Emblem of India
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|Emblem of India
भारत का प्रतीक
|Armiger||Republic of India|
|Adopted||26 January 1950|
"Truth Alone Triumphs"
The emblem of India is an adaptation of the Lion Capital of Ashoka at Sarnath, preserved in the Varansi Sarnath Museum in India. It was adopted on 26 January 1950, the day that India became a republic.
The emblem forms a part of the official letterhead of the Government of India and appears on all Indian currency as well. It also sometimes functions as the national emblem of India in many places and appears prominently on Indian passports. The Ashoka Chakra (wheel) on its base features in the centre of the national flag of India.
The usage of the emblem is regulated and restricted under State Emblem of India (Prohibition of Improper Use) Act, 2005. No individual or private organisation is permitted to use the emblem for official correspondence.
The actual Sarnath capital including four Asiatic lions standing back to back - symbolizing power, courage, pride, and confidence - mounted on a circular base. At the bottom it has 1 horse & a bull, at its centre it has a beautiful wheel (Dharma chakra). The abacus is girded with a frieze of sculptures in high relief of an elephant (of the east), a bull (of the west), a horse (of the south), and a lion (of the north), separated by intervening wheels, over a lotus in full bloom, exemplifying the fountainhead of life and creative inspiration. Carved out of a single block of polished sandstone, the capital is crowned by the Wheel of the Law (Dharma Chakra).
In the emblem adopted by Madhav Sawhney in 1950 only three lions are visible, the fourth being hidden from view. The wheel appears in relief in the centre of the abacus, with a bull on the right and a galloping horse on the left, and outlines of Dharma Chakras on the extreme right and left. The bell-shaped lotus beneath the abacus has been omitted.
Forming an integral part of the emblem is the motto inscribed below the abacus in Devanagari script: Satyameva Jayate सत्यमेव जयते (English: Truth Alone Triumphs). This is a quote from Mundaka Upanishad, the concluding part of the sacred Hindu Vedas.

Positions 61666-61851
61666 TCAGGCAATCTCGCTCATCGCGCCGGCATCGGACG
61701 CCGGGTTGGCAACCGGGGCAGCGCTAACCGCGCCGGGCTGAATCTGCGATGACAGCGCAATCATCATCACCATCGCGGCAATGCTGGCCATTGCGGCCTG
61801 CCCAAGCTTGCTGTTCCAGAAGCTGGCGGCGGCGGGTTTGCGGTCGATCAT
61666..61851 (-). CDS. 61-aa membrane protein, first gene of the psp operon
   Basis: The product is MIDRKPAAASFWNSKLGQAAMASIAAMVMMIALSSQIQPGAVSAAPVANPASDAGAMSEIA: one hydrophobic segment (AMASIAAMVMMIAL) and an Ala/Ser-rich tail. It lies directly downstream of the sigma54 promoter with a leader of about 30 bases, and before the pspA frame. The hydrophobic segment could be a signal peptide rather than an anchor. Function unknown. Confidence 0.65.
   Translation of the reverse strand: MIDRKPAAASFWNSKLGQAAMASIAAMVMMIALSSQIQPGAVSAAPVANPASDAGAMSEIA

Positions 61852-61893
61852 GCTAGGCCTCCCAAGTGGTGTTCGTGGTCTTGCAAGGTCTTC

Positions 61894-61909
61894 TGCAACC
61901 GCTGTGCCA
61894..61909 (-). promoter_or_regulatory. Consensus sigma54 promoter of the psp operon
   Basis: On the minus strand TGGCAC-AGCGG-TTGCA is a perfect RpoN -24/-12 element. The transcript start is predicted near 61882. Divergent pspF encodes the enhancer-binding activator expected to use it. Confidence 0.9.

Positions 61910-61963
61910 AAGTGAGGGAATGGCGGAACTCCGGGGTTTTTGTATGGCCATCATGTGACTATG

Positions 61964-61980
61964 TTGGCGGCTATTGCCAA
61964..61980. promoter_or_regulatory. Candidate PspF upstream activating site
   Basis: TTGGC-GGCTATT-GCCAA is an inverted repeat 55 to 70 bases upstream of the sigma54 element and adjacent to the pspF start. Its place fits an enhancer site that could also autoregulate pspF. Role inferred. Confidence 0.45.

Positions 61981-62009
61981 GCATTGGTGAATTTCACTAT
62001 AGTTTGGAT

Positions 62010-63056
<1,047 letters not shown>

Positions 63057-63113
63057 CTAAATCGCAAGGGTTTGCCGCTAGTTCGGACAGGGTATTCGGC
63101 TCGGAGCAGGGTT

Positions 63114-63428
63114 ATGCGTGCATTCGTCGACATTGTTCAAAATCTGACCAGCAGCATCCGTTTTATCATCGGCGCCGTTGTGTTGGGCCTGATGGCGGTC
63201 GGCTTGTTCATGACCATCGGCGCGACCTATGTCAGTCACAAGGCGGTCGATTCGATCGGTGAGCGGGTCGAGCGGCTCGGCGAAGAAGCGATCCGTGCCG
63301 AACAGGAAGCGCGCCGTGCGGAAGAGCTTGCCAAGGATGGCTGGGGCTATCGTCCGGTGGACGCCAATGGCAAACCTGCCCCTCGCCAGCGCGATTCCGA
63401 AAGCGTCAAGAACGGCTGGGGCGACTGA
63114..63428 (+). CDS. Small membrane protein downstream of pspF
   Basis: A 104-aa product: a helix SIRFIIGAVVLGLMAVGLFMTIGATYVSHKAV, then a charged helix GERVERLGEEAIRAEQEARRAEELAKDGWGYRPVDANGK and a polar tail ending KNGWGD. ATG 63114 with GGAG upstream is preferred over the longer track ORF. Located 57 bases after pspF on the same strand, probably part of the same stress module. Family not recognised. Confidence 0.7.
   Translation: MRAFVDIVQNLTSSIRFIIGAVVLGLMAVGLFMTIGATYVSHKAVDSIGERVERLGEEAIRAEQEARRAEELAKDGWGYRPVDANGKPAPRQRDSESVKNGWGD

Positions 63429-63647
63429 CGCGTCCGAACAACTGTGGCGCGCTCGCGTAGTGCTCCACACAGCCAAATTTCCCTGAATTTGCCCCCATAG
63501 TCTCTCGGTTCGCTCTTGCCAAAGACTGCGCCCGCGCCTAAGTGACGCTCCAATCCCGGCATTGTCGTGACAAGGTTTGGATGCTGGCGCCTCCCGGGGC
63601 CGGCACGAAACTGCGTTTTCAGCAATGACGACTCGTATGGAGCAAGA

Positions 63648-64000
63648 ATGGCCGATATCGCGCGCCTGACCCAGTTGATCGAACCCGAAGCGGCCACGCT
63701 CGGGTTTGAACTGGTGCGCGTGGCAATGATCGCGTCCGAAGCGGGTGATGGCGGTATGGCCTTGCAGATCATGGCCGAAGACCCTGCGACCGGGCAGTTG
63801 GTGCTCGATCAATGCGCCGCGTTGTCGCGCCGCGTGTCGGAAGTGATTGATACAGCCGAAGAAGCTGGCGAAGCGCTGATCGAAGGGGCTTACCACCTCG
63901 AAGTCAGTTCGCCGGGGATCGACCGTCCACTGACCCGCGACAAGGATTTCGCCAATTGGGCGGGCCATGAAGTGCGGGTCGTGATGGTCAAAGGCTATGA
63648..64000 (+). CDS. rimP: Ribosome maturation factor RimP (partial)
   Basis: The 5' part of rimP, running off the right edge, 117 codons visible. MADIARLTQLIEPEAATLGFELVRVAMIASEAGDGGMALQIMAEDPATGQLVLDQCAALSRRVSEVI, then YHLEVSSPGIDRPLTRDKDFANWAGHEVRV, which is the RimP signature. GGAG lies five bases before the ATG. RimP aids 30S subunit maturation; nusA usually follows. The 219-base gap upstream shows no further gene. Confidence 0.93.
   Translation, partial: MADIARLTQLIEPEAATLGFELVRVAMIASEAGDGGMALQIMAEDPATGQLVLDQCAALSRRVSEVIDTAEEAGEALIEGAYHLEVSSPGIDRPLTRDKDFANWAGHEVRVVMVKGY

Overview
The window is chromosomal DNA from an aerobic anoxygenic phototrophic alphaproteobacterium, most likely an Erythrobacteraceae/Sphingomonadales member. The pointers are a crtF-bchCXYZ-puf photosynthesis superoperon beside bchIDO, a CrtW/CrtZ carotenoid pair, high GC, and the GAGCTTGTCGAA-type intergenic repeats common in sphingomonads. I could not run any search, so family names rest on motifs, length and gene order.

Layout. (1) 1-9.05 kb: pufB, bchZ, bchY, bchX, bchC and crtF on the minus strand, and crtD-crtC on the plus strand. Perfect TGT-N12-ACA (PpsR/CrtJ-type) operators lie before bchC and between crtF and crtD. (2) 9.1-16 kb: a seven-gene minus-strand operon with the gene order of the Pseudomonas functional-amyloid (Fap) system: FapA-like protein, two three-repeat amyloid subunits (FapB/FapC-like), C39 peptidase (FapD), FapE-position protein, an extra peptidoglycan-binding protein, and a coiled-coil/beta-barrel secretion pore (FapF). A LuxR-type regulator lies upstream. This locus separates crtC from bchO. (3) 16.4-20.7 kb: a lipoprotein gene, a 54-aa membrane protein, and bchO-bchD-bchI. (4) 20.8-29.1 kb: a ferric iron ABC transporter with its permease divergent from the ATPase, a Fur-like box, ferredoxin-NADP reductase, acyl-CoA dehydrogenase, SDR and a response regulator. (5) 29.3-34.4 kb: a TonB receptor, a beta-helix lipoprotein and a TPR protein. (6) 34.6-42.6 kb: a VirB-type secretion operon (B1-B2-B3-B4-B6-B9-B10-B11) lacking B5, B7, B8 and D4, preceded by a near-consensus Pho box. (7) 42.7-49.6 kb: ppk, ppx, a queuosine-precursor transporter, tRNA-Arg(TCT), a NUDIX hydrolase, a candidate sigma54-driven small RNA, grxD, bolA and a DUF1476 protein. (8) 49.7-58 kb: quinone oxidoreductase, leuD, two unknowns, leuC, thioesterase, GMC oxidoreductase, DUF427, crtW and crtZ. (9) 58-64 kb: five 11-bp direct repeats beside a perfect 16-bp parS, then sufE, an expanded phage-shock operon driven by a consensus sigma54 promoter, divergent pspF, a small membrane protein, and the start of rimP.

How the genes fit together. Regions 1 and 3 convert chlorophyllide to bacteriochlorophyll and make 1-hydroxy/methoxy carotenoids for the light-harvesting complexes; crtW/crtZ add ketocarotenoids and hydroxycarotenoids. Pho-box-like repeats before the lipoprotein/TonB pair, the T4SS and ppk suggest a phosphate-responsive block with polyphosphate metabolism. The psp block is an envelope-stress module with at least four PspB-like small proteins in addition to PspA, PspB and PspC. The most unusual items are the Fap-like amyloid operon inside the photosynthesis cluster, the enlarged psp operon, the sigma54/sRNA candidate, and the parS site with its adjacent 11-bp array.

Emblem of the Supreme Court of India
Emblem of the Central Bureau of Investigation
Ashoka Stambha at Indian Museum, Kolkata
Emblems of Indian states and union territories
Many States of India also have their own emblems.
Most still use the Emblem of India modified with the territory name.
- National Emblem of India Archived April 29, 2009 at the Wayback Machine
- "The State Emblem Of India (Prohibition Of Improper Use) Act, 2005" (PDF). 2005-12-20. p. 4. Retrieved 2012-04-15.
- Kamal Dey v. Union of India and State of West Bengal (Calcutta High Court 2011-07-14). Text
- "Rajya Sabha Parliamentary Standing Committee On Home Affairs: 116th Report on The State Emblem Of India (Prohibition Of Improper Use) Bill, 2004" (PDF).[dead link]
|Wikimedia Commons has media related to Emblem of India.|
- The State Emblem of India or the National Emblem of India
- “National Insignia”, Embassy of India, Washington D.C., USA
- PDF (25 KiB)
- The National Emblem displayed on the Homepage of Ministry of Home Affairs, Government of India
- The National Emblem displayed on the Homepage of Ministry of Environment & Forests, Government of India
- For Pictures of the famous original "Lion Capital of Ashoka" preserved at the Sarnath Museum which has been adopted as the "National Emblem of India" and the Ashoka Chakra (Wheel) from which has been placed in the center of the "National Flag of India" - See "lioncapital" from Columbia University Website, New York, USA